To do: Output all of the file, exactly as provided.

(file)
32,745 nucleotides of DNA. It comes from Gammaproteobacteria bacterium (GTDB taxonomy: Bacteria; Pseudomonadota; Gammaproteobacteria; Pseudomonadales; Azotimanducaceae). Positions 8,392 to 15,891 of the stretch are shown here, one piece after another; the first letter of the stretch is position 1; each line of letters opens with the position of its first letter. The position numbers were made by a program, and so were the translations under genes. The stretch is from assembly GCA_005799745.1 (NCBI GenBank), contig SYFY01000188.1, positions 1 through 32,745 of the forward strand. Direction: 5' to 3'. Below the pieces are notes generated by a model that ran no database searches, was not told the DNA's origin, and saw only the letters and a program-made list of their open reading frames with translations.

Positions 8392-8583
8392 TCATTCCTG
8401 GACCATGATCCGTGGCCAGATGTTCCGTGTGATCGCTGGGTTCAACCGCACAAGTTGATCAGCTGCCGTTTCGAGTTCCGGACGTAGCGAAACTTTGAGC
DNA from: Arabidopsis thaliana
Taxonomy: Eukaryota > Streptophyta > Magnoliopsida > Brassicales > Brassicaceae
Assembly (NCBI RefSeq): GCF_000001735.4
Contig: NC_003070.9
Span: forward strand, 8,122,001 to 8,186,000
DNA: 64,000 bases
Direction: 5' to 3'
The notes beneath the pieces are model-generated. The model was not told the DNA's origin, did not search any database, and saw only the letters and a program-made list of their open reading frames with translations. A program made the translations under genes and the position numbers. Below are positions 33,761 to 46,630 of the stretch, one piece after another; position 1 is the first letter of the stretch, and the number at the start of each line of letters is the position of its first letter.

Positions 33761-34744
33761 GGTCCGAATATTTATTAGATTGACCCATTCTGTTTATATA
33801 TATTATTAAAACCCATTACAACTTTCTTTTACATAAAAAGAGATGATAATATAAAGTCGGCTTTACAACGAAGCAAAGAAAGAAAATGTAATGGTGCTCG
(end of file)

32,745 nucleotides of DNA. It comes from Gammaproteobacteria bacterium (GTDB taxonomy: Bacteria; Pseudomonadota; Gammaproteobacteria; Pseudomonadales; Azotimanducaceae). Positions 8,392 to 15,891 of the stretch are shown here, one piece after another; the first letter of the stretch is position 1; each line of letters opens with the position of its first letter. The position numbers were made by a program, and so were the translations under genes. The stretch is from assembly GCA_005799745.1 (NCBI GenBank), contig SYFY01000188.1, positions 1 through 32,745 of the forward strand. Direction: 5' to 3'. Below the pieces are notes generated by a model that ran no database searches, was not told the DNA's origin, and saw only the letters and a program-made list of their open reading frames with translations.

Positions 8392-8583
8392 TCATTCCTG
8401 GACCATGATCCGTGGCCAGATGTTCCGTGTGATCGCTGGGTTCAACCGCACAAGTTGATCAGCTGCCGTTTCGAGTTCCGGACGTAGCGAAACTTTGAGC
DNA from: Arabidopsis thaliana
Taxonomy: Eukaryota > Streptophyta > Magnoliopsida > Brassicales > Brassicaceae
Assembly (NCBI RefSeq): GCF_000001735.4
Contig: NC_003070.9
Span: forward strand, 8,122,001 to 8,186,000
DNA: 64,000 bases
Direction: 5' to 3'
The notes beneath the pieces are model-generated. The model was not told the DNA's origin, did not search any database, and saw only the letters and a program-made list of their open reading frames with translations. A program made the translations under genes and the position numbers. Below are positions 33,761 to 46,630 of the stretch, one piece after another; position 1 is the first letter of the stretch, and the number at the start of each line of letters is the position of its first letter.

Positions 33761-34744
33761 GGTCCGAATATTTATTAGATTGACCCATTCTGTTTATATA
33801 TATTATTAAAACCCATTACAACTTTCTTTTACATAAAAAGAGATGATAATATAAAGTCGGCTTTACAACGAAGCAAAGAAAGAAAATGTAATGGTGCTCG